There was more than enough evidence indicating that this was yet another energy reseller scam.
We decided not to take our chances.
We Immediately Cancelled Our “Contract”
The first thing I did the next day was call Summitt Energy and cancel any contract that was opened under my name. After I hung up the phone, I emailed them to get a confirmation in writing that I did not have to pay a cancellation fee and that my electricity and natural gas services would continue without interruption. I also phoned my utility companies to make sure nothing changed on my accounts with them.
We were lucky that the cancellation process was just that easy for us.
A lot of people weren’t so lucky. Numerous requests to cancel accounts went unanswered. Or customers were told they had to pay outrageous penalty fees in order to get out of their contracts.
Thankfully, we never heard from Summitt Energy again.
But sure enough, about a year later, we got another knock on our door one evening from another energy company. This time I was better prepared, and immediately recognized the sales pitch for what it was.
Before she could even fully introduce herself, I asked if she was with an energy reseller. The rep sort of grinned but didn’t confirm anything. I politely said “no thanks!” and shut the door.
Better Consumer Protection
In January 2017, new rules came into effect under the Ontario Energy Board regarding energy resellers which help to further protect consumers in Ontario.
But it’s still happening. Unsuspecting people are still being deceived.
Many states and provinces have no protection at all.
And now criminals are also jumping on the energy reseller scam bandwagon. They pose as utility company employees, demand payments, fish for personal information, or try to gain access to your home.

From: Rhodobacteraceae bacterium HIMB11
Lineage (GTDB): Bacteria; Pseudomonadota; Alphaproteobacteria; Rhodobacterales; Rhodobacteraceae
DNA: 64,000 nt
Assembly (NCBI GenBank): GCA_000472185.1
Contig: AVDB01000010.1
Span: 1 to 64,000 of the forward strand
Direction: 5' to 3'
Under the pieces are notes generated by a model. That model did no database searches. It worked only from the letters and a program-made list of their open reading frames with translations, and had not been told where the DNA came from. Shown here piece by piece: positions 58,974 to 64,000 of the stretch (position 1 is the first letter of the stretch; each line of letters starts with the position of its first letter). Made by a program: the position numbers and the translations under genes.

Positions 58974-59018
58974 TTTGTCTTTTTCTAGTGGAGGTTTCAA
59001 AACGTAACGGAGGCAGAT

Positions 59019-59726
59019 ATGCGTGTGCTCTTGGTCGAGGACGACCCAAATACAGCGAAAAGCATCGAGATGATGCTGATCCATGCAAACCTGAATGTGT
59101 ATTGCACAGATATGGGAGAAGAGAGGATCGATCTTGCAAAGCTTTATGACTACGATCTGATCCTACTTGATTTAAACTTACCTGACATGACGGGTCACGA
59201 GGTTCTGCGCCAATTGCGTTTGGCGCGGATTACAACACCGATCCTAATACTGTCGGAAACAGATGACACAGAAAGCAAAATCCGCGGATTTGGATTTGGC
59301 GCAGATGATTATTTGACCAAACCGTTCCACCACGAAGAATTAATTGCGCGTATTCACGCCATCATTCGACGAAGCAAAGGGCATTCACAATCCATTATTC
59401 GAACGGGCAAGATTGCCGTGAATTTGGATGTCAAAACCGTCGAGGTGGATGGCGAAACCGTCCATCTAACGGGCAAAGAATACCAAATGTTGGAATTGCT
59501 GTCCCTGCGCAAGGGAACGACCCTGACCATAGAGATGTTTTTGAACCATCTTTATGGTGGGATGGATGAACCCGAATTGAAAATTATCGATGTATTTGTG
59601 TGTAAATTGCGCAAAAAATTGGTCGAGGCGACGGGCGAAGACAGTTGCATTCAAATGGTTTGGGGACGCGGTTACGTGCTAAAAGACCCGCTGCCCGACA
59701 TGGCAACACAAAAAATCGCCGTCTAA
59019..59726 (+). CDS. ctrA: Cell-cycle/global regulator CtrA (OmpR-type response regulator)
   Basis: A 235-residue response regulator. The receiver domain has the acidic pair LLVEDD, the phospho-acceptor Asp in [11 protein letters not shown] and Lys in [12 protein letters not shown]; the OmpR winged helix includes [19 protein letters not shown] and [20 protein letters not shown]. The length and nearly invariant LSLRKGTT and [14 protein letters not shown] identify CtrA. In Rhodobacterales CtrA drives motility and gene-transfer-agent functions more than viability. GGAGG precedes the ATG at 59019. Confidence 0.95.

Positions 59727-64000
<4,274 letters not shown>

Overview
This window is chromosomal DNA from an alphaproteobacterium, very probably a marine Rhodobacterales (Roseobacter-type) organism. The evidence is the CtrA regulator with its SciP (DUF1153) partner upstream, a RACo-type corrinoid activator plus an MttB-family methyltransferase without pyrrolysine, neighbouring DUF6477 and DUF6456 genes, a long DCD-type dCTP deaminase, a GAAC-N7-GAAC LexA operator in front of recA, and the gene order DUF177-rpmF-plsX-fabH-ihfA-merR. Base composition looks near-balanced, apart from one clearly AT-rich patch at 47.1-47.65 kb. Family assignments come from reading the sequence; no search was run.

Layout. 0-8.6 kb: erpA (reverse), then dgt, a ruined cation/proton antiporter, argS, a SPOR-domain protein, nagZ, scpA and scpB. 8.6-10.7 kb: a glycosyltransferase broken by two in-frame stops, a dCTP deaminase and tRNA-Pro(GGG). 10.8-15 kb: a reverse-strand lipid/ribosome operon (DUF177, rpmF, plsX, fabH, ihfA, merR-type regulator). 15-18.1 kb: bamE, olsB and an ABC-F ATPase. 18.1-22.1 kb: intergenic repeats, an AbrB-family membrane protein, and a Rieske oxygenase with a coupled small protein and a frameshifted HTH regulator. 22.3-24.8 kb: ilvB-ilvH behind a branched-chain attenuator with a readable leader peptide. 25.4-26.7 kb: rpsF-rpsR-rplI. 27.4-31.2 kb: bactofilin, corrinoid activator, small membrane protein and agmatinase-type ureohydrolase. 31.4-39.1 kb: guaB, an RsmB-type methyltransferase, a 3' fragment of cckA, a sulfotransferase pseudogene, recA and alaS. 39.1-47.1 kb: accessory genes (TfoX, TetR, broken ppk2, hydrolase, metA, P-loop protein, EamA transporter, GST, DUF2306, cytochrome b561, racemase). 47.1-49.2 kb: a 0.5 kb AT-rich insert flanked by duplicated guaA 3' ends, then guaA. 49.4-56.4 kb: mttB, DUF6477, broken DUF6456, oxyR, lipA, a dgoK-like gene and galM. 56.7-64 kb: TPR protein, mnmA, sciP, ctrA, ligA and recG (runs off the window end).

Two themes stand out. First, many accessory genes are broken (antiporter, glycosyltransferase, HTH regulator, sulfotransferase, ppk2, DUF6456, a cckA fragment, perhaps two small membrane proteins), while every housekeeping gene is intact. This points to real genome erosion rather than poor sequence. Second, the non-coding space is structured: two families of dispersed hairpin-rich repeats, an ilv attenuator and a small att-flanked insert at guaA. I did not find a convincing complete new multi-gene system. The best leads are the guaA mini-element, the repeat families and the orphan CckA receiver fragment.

This is no longer just happening door-to-door either. Scammers are also trying to scam through phone calls and emails now, too.
Don’t Fall For An Energy Reseller Scam
I feel like I’m pretty savvy when it comes to spotting potential scams, but I (nearly) fell for the oldest trick in the book.
So please don’t be like me.
We all know that there are scammers out there, and that they are getting smarter and more convincing each day.
So if someone calls you claiming to be from your utility company, demanding you pay them or else they’ll cut off your services – DON’T DO IT. Especially if they ask to be paid with a prepaid card, gift card or bitcoin. Don’t give out any personal information. Hang up. Call your utility company directly if you have questions or just want peace of mind that everything is fine with your account.
If someone comes to your door, unsolicited, and tries to sell you something or tries to get you to sign something – DON’T DO IT. If you are actually interested in what they’re offering, don’t let them bully you into deciding anything on the spot. Ask them to leave information so that you can do your homework first and make an informed decision.
It could save you from falling for a scam.
Do you have any experience with energy resellers? Have you ever fallen for an energy reseller scam? Or any other scam? Please leave a comment and let us know!
Amanda Kay, an Employment Specialist and founder of My Life, I Guess, strives to keep the "person" in personal finance by writing about money, mistakes, and making a living. She focuses on what it’s like being in debt, living paycheck to paycheck, and surviving unemployment while also offering advice and support for others in similar situations - including a FREE library of career & job search resources.